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The AAPG/Datapages Combined Publications Database

CSPG Special Publications


Clastic Tidal Sedimentology — Memoir 16, 1991
Pages 371-387
Nearshore and Shelf Systems

Depositional Facies and Controls on Parasequence Development in Siliciclastic Tidal Deposits from the Lower Proterozoic, Upper Mount Guide Quartzite, Mount Isa Inlier, Australia

Edward L. Simpson, Kenneth A. Eriksson


The upper Mount Guide Quartzite is a quartz arenite unit (2 km thick) of predominantly tidal origin. Sedimentation took place in a thermally subsiding intracratonic basin over a 20 to 25 m.y. time span between 1720 and 1800 Ma. Facies in the upper Mount Guide Quartzite consist of crossbedded arenite deposits capped by thin bedded arenites, and contain stacked, tabular parasequences ranging from 0.5 to 10.2 m thick.

Three types of crossbedded arenite subfacies are recognized: 1) tabular crossbedded sets and cosets (0.2-5.5 m thick) with common sigmoidal-shaped pause planes; 2) compound crossbed cosets (up to 9.9 m thick) characterized by three hierarchical orders of bounding surfaces; and 3) large-scale trough crossbed cosets (3.5-5.1 m thick). Internal structures within crossbed sets consist of ripple stratification and grainflows arranged in accelerating-decelerating flow cycles typical of modern and ancient tidal subaqueous dune deposits. Paleocurrent azimuths are dominantly toward the west, indicating strong asymmetrical tidal flow. The thin-bedded arenite caps contain a variety of structures: 1) current, combined-flow and wave ripples; 2) modified ripples including ladderback, round-crested, flat-topped and washed-out forms; and 3) emergence structures including aeolian ripple stratification, adhesion ripples and warts, and desiccation cracks. Vertical arrangement of facies in parasequences reflects flooding and establishment of a tidal shelf followed by shoaling to intertidal and, rarely, supratidal conditions.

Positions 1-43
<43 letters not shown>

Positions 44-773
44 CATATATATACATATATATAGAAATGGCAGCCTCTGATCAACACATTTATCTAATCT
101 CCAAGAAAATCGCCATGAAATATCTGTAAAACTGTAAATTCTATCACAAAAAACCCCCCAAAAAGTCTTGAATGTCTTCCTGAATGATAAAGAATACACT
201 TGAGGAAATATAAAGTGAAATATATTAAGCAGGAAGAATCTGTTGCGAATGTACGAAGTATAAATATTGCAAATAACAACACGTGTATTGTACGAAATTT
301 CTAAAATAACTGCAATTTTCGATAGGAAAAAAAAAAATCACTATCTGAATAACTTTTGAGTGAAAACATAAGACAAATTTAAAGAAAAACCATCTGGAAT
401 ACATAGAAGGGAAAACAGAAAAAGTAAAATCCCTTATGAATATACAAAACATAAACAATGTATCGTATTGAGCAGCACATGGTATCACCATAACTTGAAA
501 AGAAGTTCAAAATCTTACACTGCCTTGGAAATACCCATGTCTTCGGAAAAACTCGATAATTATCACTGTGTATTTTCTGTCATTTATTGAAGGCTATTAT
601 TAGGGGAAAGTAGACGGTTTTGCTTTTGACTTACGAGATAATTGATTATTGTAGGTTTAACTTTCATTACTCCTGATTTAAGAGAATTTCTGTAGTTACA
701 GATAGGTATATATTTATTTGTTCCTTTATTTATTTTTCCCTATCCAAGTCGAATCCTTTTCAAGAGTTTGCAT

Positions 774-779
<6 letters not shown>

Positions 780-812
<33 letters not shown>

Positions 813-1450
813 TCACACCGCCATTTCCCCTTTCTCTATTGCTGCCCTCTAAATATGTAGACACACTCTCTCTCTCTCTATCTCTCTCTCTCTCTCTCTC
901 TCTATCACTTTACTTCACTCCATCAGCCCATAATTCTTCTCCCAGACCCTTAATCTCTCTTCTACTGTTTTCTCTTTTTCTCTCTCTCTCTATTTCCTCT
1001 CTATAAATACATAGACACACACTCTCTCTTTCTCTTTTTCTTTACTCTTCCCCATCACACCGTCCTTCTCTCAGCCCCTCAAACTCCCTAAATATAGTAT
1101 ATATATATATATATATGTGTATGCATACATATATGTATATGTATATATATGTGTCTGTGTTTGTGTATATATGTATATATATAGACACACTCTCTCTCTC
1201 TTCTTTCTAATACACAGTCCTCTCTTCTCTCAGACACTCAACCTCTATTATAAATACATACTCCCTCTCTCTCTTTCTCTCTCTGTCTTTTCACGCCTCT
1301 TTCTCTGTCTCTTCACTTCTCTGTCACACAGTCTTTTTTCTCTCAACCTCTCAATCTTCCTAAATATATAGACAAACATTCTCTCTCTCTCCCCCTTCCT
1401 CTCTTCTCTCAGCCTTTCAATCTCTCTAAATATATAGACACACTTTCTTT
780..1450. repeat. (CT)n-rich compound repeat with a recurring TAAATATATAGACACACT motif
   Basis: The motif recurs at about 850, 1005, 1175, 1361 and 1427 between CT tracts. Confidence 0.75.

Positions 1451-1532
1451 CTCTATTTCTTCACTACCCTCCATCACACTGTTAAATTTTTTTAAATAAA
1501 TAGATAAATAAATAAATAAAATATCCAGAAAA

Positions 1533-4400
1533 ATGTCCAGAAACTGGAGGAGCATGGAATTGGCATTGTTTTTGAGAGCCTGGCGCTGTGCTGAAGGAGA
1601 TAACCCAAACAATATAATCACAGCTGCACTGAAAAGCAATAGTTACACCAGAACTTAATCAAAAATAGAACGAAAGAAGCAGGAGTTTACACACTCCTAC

Fischer plots of cumulative parasequence thickness (corrected for linear thermal subsidence) versus time show deviations in thickness from that expected for pure linear subsidence. The deviations can be attributed to changes in relative sea level rather than “jerky” subsidence. The Fischer plot permits recognition of systems tracts that are associated with type-2 sequences.

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